And so for each of those questions you’ve just mentioned for clarity, you need to answer three points your work yourself. The other one I can’t remember your life. Thank you. Yes. Yeah. So so your biggest disappointments, your answering three questions if you have the video? Yeah,

Kevin Lawrence  19:38

exactly. There’s a call. It’s just three columns. Yeah, a bunch of questions going across three columns. Great way to describe it. So that is the okay. I’ve done a bit now you can think about other things. But that is a basic reflection. And you go back and look at your goals and then very simply throw us back on screen again for a second. You’re trying to fill these top two boxes, which is for work, self and life how, what is those passion ratios? How much of your best passion? Do you? What are your passion, your best energy? Do you want to allocate this quarter? You know, for me, I’m coming into summer, where I take a bunch of time off. So there’s much more for self and life coming up in this coming quarter for me. And then your number one and only your number one project or goal in each area, one for work, one for self, and one for life. And then I’m below there’s a spot for other projects, right, other things that you might want to do. But the idea is, what’s the number one that must be delivered no matter what? bless it, pardon me?

Brad Giles  20:44

No problem. And so that, so that’s really thinking, What’s the most it’s a prioritization exercise. And it’s a prioritization tool that should become a habit or is good to become a habit. And that’s why we’re saying now at the end of June, because if you could go through that simple tool, it’s probably going to significantly positively impact your next quarter. Ken, can you just tell us about toads? Quickly?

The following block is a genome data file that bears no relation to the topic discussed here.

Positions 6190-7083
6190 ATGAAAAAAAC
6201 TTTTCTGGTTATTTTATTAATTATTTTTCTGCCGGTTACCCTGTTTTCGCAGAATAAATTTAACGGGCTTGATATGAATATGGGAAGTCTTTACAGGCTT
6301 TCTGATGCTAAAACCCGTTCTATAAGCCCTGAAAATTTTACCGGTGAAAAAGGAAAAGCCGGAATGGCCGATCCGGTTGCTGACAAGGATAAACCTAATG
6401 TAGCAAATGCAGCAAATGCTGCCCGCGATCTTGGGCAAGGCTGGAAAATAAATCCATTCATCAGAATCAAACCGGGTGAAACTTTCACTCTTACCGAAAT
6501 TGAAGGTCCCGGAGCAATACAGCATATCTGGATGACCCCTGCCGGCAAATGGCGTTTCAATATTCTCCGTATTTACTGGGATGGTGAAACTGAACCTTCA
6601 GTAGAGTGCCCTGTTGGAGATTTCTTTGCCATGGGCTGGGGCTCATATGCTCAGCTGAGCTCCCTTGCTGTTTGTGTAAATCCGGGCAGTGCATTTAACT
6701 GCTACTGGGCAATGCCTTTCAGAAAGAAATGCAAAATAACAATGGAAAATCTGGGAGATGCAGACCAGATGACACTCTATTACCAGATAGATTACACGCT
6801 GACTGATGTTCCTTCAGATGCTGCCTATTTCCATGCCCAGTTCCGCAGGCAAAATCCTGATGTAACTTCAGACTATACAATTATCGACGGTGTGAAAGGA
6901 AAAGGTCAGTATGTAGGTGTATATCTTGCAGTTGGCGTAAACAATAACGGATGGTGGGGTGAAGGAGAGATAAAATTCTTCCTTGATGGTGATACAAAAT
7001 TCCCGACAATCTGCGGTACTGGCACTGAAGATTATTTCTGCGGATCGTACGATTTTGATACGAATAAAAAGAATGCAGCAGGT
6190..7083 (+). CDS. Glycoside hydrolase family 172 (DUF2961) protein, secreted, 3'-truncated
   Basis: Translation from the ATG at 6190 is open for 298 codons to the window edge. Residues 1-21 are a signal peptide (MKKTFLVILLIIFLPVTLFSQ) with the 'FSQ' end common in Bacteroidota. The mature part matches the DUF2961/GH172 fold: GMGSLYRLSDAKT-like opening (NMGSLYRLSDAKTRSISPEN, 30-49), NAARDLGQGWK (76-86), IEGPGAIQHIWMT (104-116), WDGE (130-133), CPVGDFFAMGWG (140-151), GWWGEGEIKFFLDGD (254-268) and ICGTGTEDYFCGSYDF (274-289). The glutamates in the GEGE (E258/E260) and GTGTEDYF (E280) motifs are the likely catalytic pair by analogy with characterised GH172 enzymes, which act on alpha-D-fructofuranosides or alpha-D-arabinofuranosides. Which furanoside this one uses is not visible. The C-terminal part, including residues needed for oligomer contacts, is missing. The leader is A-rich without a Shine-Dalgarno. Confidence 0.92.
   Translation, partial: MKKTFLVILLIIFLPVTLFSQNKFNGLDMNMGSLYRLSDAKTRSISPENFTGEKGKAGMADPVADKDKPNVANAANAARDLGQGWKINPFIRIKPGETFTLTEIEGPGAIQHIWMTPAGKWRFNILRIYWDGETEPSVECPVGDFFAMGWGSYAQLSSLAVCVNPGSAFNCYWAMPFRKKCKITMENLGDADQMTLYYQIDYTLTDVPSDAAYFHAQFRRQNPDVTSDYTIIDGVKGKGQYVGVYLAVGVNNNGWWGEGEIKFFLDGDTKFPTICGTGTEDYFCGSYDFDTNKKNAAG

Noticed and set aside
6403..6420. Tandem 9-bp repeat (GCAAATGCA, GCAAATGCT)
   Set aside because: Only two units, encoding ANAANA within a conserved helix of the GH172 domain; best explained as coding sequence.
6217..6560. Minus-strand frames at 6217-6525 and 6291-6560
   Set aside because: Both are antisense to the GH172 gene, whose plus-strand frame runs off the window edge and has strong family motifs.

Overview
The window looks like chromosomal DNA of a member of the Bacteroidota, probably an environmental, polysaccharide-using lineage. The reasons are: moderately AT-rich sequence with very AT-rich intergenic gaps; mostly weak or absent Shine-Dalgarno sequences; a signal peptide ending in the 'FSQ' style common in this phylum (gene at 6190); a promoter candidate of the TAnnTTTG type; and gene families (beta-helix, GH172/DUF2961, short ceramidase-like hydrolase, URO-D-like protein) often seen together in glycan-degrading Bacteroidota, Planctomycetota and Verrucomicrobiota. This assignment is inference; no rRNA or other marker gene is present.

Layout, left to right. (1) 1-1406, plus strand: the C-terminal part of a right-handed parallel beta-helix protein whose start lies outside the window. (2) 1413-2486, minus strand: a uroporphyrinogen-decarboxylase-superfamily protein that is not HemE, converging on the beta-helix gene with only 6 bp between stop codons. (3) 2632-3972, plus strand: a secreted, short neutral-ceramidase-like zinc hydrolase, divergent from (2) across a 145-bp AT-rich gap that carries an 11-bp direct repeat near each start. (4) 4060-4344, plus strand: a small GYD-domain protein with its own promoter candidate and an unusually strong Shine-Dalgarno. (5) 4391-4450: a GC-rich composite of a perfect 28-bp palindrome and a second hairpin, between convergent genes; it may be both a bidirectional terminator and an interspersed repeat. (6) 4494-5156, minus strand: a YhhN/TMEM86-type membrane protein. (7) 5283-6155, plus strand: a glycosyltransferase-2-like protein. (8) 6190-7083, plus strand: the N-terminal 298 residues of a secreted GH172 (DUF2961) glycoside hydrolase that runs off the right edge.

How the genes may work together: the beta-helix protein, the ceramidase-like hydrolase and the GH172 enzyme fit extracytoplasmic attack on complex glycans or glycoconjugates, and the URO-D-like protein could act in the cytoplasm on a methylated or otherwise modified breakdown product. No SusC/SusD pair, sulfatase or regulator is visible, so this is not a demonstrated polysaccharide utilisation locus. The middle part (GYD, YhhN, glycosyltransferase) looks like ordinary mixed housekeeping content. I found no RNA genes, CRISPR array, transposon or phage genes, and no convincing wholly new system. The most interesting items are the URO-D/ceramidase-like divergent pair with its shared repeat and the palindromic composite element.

Kevin Lawrence  21:17

Yes. And there’s a whole chapter on it in the book, it’s loose ends. And there’s a whole story you can read in a book, I will not do it right now. But it’s basically irritating little things that you try to ignore, but they haven’t got done. And they distract you. And they burden you. And so it’s basically lingering things that may have a low financial value, but they have a mental drain on you. So for example, I worked with a guy in the automotive business, his name was art. And every day after work, he was a mechanic, he would come over to the air pump and he would pump up the air in his tire. I’m like, art, you know, I you got a flat tire. Why don’t you fix it? He goes, it’s only flat on the bottom. Like, and he was like he laughed, he put the earnest irony went on. And on the point of it is he spent a lot of energy putting air into the tire every single day and maybe thinking about it, or maybe he didn’t care. I don’t know. But it puts a mental toll on you and wastes energy. And sometimes it’ll be like updating a will or returning a book or saying thank you. Oh, shoot, I gotta send a thank you one second here. I’m just I’m remembering it as I’m speaking. I got to thank some people from stuff this weekend. But it’s these things that weigh on your mind. And you keep thinking about it. And you’re just not getting to it. Because there’s an internal tension in it. And your spirit is fried when you get them done.

Brad Giles  22:53

Yeah, yeah. Okay. And then,

Kevin Lawrence  22:57

and then we have a habit to start having to stop if you were going to do that. And then finally, the last piece is what are you okay, this is great to have some goals for the quarter. How are you gonna? What are you going to do about it this week to get a jump started? And to get it going? Like, what are some little steps you can take to get the ball rolling?